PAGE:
A team of researchers have been experimenting with shell beads in an attempt to replicate the wear patterns found on the shells, and as a result found that the way shells were strung changed as the styles became outdated.
In a new study in press at the Journal of Human Evolution, a team led by archaeologist Marian Vanhaeren of the University of Bordeaux in France claims to have found evidence of a relatively sudden shift in the way that shell beads were strung. The beads were found at Blombos Cave in South Africa in archaeological layers dated between 75,000 and 72,000 years ago, during a time period marked by four distinct layers of artifacts called the Still Bay tradition. This tradition includes bone awls and sophisticated stone spear points and knives, as well as beads from jewelry: sixty-eight specimens of the southern African tick shell, Nassarius kraussianus, most found clustered together and thought to be part of individual necklaces or bracelets. All the shells are perforated with a single hole, and the team’s microscopic studies—as well as experiments with shells of the same species collected near the site—have suggested that they were punctured with a finely tipped bone point.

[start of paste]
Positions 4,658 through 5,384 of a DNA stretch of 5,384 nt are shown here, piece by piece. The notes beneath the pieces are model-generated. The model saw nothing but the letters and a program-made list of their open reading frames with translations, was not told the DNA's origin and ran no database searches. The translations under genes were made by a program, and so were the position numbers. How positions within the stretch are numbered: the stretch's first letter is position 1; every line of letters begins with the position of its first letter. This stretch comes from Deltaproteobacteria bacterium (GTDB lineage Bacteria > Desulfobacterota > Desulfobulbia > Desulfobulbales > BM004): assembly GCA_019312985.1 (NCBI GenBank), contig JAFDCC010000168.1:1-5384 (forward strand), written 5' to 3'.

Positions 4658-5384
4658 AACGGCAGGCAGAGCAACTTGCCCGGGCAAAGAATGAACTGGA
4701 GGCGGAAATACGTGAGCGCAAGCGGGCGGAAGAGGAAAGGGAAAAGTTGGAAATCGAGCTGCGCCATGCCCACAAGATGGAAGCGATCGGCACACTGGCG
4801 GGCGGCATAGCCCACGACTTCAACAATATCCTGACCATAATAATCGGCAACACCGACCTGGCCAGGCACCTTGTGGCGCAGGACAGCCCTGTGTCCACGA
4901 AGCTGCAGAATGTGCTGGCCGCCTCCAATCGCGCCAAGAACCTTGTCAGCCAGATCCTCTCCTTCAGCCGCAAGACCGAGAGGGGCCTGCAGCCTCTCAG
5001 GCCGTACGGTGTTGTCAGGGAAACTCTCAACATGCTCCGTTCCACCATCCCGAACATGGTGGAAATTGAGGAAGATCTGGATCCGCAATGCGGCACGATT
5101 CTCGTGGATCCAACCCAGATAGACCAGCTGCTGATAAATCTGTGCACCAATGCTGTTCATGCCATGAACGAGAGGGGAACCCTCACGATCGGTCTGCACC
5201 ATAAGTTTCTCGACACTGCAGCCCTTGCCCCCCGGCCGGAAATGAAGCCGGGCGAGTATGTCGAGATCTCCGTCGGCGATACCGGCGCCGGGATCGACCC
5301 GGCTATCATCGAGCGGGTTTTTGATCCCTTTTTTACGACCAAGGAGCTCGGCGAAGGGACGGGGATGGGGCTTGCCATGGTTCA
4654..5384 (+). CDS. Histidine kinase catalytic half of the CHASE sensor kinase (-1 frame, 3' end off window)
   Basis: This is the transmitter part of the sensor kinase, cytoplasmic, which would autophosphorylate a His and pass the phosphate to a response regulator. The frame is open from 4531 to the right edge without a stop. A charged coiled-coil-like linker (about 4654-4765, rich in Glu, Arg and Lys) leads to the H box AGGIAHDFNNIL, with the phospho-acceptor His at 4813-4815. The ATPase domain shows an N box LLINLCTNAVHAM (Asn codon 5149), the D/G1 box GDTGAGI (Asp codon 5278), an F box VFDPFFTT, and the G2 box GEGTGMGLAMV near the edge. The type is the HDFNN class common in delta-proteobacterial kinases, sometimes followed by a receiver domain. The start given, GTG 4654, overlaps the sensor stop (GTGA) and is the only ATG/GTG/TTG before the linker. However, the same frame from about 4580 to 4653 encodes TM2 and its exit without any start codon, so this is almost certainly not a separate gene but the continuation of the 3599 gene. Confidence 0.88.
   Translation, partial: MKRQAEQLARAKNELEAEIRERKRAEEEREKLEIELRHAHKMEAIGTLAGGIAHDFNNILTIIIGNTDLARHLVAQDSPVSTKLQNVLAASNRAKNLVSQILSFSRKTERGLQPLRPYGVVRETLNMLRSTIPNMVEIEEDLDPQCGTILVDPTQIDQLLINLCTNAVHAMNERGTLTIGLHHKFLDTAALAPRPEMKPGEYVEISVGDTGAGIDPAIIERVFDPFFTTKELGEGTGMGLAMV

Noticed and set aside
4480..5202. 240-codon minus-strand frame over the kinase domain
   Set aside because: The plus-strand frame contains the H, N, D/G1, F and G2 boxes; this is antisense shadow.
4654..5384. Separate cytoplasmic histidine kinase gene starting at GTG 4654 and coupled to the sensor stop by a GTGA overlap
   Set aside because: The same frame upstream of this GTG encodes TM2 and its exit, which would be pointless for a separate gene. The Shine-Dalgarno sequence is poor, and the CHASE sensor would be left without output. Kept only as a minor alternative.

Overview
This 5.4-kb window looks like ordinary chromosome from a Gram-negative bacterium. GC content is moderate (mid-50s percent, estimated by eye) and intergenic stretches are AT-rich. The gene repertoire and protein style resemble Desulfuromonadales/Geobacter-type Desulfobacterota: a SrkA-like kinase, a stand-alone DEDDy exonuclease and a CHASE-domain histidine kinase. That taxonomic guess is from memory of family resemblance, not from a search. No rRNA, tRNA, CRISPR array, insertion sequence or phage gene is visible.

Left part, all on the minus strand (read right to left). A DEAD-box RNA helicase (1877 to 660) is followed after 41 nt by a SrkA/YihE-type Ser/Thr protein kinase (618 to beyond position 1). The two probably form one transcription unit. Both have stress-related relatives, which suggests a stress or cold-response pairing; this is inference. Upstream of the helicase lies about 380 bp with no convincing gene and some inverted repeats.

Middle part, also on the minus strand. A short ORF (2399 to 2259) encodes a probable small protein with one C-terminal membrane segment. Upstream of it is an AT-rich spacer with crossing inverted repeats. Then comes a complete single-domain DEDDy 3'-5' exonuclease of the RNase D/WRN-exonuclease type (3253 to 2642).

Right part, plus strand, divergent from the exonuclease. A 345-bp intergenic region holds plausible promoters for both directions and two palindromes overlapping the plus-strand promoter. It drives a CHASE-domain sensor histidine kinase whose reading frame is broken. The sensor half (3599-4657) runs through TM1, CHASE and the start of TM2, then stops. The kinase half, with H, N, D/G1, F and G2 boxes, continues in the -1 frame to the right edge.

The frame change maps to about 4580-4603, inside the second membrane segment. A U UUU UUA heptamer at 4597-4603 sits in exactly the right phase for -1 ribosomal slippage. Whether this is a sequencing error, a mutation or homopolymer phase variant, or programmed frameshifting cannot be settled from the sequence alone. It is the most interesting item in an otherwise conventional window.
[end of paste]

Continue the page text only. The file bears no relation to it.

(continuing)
Story: Michael Balter, Science | Photo: Marian Vanhaeren